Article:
You should not receive HYALASE to reduce the swelling of bites or stings or at sites where infection or cancer is present.

You should not receive HYALASE if you have an allergy to hyaluronidase.

If you are not sure whether you should receive HYALASE, talk to your doctor or pharmacist.

Before you are given it

Tell your doctor or pharmacist if you have allergies to:

  • any other medicines
  • any other substances, such as foods, preservatives or dyes

If you have not previously told your doctor or pharmacist about any of the above, tell them before you are given HYALASE.

Tell your doctor if you are pregnant or intend to become pregnant.

Like most medicines, Hyalase is not recommended to be used during pregnancy.

Tell your doctor if you are breast-feeding or plan to breast-feed.

Your doctor or pharmacist will discuss the possible risks and benefits of using HYALASE during breastfeeding.

Taking other medicines

Tell your doctor if you are taking any other medicines, including any that you buy without a prescription from your pharmacy, supermarket or health food shop.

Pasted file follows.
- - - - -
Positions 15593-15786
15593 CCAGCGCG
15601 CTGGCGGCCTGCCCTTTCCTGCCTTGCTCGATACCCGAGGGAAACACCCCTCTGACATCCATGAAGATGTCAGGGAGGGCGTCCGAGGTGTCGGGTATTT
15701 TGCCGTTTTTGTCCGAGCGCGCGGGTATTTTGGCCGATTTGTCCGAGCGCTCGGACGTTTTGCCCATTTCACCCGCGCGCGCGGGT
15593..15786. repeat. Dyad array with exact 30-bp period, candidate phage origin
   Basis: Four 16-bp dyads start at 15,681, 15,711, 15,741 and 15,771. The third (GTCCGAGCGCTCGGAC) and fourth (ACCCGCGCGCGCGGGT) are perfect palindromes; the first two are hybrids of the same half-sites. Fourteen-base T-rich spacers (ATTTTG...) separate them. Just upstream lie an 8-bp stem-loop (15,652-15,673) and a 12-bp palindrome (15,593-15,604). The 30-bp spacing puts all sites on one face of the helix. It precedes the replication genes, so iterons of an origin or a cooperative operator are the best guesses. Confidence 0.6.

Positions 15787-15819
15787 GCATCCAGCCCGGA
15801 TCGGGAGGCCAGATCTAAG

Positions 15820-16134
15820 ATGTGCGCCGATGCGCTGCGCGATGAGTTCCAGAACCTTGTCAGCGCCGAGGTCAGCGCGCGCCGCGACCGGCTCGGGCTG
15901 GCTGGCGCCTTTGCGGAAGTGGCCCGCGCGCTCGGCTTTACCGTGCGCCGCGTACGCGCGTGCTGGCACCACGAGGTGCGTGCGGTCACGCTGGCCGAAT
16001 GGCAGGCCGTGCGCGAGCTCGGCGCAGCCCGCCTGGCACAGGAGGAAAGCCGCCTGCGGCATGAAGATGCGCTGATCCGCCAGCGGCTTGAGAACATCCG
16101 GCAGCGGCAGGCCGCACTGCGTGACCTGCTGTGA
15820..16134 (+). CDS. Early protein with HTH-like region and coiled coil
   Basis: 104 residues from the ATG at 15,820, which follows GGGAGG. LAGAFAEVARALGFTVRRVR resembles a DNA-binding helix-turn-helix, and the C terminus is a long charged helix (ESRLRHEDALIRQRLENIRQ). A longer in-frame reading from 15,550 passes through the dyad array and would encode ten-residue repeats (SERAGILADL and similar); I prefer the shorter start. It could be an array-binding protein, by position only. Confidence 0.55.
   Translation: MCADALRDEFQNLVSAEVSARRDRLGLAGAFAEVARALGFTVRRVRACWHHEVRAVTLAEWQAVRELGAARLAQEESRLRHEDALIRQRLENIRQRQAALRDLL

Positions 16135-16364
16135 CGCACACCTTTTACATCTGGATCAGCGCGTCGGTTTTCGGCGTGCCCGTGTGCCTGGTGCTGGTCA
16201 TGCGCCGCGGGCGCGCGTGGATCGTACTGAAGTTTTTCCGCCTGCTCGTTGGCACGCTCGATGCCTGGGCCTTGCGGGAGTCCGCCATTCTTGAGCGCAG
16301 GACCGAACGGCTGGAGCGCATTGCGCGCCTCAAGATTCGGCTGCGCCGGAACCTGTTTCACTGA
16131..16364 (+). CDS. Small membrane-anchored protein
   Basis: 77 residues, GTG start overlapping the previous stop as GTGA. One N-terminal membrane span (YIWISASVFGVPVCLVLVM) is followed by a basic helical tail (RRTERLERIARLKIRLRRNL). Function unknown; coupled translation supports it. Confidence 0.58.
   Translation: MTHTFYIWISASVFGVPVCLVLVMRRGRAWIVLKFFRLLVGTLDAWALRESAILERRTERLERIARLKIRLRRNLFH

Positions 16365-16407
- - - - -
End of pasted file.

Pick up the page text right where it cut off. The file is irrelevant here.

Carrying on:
How HYALASE is given

HYALASE should only be administered by trained professionals, with appropriate handling, in a hospital or clinic environment.

How much is given

Your doctor will decide what dose you will receive. This depends on the medical situation for which HYALASE has been prescribed for you.

Ask your doctor if you want to know more about the dose of HYALASE you receive.

How is it given

HYALASE is given as an injection either into a muscle (intramuscular) or under the skin (subcutaneous). For subcutaneous infusion (an injection given continuously under the skin), the injection is injected into the infusion tubing.

How long is it given